Nigerian Dwarf Dairy Goats

for people who love the littlest dairy goats

I was wondering how much to bottle feed a two week old Dwarf Nigerian goat.  I brought him home today.  He is so cute and small.  I am worried that he will not be warm enough.  I fed him by bottle the first time tonight.  He took about 6 ounces.  He stopped eating and would not take anymore from the bottle.  At two weeks old, how many times and how much should I feed.  I was told that whole cows milk is  ok to feed.  They were feeding goat milk.  I purchased Save-A Kid to use.  What would be best. I have a section of the shed blocked off for him and a two month old kid.  I have shavings and alot of hay down for them.  They are in the shed with two does that are 1 year old.  There is only slight airflow(2 inches) thru a window opening.  It seems like the small one will be too cold.

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There are a lot of people that say real milk is better than Save A Kid, (because it's real) and I'm pretty sure I've read you can use cow's milk. Not 100% sure though... so wait until you hear from someone here that really knows. lol


I haven't had to bottle feed any kids yet as we've either purchased weaned kids or dam raised (other than one bottle to a chilled baby, and I just used his dam's milk), but other breeders that I've read (particularly on the Yahoo NDG group) seem to prefer cow's milk to animal formula if goat milk isn't available. And the general amount to feed can be found here:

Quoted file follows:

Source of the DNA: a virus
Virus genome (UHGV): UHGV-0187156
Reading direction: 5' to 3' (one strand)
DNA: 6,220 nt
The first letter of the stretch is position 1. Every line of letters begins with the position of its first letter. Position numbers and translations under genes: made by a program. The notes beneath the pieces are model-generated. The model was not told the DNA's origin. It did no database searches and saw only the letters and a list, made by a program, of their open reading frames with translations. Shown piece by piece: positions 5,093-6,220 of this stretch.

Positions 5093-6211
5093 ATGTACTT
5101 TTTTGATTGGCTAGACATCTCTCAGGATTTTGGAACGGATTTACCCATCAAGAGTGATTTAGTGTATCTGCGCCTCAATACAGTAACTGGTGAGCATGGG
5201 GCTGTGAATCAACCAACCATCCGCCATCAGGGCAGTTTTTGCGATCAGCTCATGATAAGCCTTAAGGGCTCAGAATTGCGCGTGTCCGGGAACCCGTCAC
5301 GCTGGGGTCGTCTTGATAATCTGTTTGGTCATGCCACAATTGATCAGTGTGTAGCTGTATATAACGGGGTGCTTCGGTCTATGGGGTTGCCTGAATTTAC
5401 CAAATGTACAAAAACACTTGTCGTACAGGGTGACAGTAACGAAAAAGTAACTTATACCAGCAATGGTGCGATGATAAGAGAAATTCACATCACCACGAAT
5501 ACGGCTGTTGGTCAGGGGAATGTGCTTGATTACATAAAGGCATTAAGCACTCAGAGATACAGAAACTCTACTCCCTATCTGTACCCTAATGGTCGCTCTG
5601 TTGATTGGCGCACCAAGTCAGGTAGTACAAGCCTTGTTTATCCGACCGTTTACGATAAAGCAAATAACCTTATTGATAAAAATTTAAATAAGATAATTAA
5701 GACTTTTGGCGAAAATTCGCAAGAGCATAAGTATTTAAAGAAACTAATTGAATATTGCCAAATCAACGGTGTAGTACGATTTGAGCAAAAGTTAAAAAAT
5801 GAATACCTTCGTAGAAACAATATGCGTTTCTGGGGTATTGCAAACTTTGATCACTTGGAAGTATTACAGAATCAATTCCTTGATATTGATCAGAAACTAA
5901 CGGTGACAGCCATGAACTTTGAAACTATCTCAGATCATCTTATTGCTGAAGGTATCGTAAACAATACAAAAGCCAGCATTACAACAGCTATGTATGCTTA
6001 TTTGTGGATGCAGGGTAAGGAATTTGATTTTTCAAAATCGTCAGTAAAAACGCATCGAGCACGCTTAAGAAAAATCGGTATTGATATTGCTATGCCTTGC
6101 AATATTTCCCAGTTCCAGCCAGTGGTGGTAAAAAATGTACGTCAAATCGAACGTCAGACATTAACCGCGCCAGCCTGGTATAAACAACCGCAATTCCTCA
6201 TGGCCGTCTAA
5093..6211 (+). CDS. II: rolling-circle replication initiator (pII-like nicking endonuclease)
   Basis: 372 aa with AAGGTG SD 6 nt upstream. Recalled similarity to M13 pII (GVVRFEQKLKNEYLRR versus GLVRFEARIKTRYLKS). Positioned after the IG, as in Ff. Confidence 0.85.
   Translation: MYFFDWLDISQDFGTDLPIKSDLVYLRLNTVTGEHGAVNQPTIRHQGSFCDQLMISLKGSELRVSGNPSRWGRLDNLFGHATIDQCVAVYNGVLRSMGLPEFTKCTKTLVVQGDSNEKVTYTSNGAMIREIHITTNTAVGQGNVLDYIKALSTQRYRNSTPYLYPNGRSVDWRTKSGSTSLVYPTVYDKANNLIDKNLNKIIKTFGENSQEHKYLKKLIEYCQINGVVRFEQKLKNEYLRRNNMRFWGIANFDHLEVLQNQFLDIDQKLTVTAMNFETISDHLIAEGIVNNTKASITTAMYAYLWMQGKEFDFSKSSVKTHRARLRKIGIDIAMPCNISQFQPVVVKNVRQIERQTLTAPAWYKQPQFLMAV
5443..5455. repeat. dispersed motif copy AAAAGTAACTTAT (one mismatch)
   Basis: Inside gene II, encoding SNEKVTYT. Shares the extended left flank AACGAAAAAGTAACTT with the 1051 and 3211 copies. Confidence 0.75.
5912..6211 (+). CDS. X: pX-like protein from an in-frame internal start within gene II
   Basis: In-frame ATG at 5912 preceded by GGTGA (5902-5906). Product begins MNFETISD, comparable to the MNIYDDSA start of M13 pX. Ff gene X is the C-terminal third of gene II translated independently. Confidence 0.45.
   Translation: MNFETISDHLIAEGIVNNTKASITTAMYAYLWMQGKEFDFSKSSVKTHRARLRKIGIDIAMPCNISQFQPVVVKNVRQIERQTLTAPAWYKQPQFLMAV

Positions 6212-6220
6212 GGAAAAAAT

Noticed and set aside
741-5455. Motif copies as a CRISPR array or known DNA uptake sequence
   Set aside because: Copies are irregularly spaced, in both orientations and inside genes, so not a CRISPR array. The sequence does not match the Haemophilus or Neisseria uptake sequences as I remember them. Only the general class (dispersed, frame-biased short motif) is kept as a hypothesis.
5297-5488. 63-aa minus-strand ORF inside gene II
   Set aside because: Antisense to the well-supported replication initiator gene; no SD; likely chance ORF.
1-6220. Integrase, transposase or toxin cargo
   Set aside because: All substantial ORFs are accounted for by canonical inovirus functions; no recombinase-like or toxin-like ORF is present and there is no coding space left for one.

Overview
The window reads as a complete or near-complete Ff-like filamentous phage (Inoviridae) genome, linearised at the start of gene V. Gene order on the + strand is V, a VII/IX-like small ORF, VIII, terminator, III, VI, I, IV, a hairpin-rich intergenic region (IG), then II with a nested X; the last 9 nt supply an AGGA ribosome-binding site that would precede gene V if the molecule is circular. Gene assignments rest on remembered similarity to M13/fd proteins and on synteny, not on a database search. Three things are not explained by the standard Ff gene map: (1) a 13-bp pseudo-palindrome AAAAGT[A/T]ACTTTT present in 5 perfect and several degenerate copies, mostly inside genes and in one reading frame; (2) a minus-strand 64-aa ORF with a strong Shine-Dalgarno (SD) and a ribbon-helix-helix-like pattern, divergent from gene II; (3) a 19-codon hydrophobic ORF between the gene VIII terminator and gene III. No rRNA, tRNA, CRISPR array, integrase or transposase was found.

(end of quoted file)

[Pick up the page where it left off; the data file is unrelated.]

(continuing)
It's frustrating that the person who sold you the goat didn't tell you how much to feed and how often. You're lucky the little guy stopped drinking at six ounces, because most will drink more than they need and wind up with diarrhea, which can kill them from dehydration. The amounts on the site Marin linked are good.

Cow's milk vs milk replacer is highly controversial, and you will find people on both sides that say they've had kids die on each one. In reality, you just have to try one, and if the kid gets diarrhea, switch to the other one.

Two other things that are important when bottle feeding are feeding at about 100 degrees and making sure the kid's head is up as it would be if nursing from mom. The position of the head is what makes the milk go to the correct stomach, so if the head is down (as it is for eating) the milk can go to the wrong stomach and cause diarrhea.